The overall risk of heat-related illness or death has climbed steadily since 1980, with around 30% of the world’s population now living in climatic conditions that deliver potentially deadly temperatures at least 20 days a year, according to information from the World Health Organization quoted in the Statement. It also included a section on the relationship between climate and the Zika epidemic in the Americas in 2014–2016.
In 2016, weather-related disasters displaced 23.5 million people. Consistent with previous years, the majority of these internal displacements were associated with floods or storms and occurred in the Asia-Pacific region.
Massive internal displacement in the context of drought and food insecurity continues across Somalia. From November 2016 to December 2017, 892,000 drought-related displacements were recorded by the United Nations High Commissioner for Refugees (UNHCR).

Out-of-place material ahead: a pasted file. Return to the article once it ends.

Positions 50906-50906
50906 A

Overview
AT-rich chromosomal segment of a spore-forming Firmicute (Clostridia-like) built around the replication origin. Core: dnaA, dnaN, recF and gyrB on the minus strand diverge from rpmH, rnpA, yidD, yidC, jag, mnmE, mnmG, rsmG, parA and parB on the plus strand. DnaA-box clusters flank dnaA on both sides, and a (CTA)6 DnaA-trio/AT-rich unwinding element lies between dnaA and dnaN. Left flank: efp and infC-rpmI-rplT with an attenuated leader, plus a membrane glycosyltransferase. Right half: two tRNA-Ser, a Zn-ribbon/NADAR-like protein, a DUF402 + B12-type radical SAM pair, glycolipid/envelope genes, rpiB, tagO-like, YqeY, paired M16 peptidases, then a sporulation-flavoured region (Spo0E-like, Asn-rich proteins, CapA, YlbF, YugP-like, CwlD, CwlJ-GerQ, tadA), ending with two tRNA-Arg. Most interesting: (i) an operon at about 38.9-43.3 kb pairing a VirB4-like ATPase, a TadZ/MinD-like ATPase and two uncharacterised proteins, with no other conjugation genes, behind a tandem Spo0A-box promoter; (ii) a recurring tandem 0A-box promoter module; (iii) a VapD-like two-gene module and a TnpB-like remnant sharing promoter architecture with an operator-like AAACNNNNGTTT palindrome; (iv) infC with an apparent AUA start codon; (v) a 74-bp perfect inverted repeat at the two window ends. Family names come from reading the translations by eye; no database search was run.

In the Horn of Africa, the failure of the 2016 rainy season was followed by a harsh January–February 2017 dry season, and a poor March-to-May rainy season. In Somalia, as of June 2017, more than half of the cropland was affected by drought, and herds had reduced by 40–60% since December 2016 due to increased mortality and distress sales, according to the Food and Agriculture Organization and World Food Programme.
Floods affected the agricultural sector, especially in Asian countries. Heavy rains in May 2017 triggered severe flooding and landslides in south-western areas of Sri Lanka. The negative impact of floods on crop production further aggravated the food security conditions in the country already stricken by drought, according to FAO and WFP.
The oceans
Global sea surface temperatures in 2017 ranked as the third warmest on record. Ocean heat content, a measure of the heat in the oceans through their upper layers down to 2,000 meters, reached new record highs in 2017.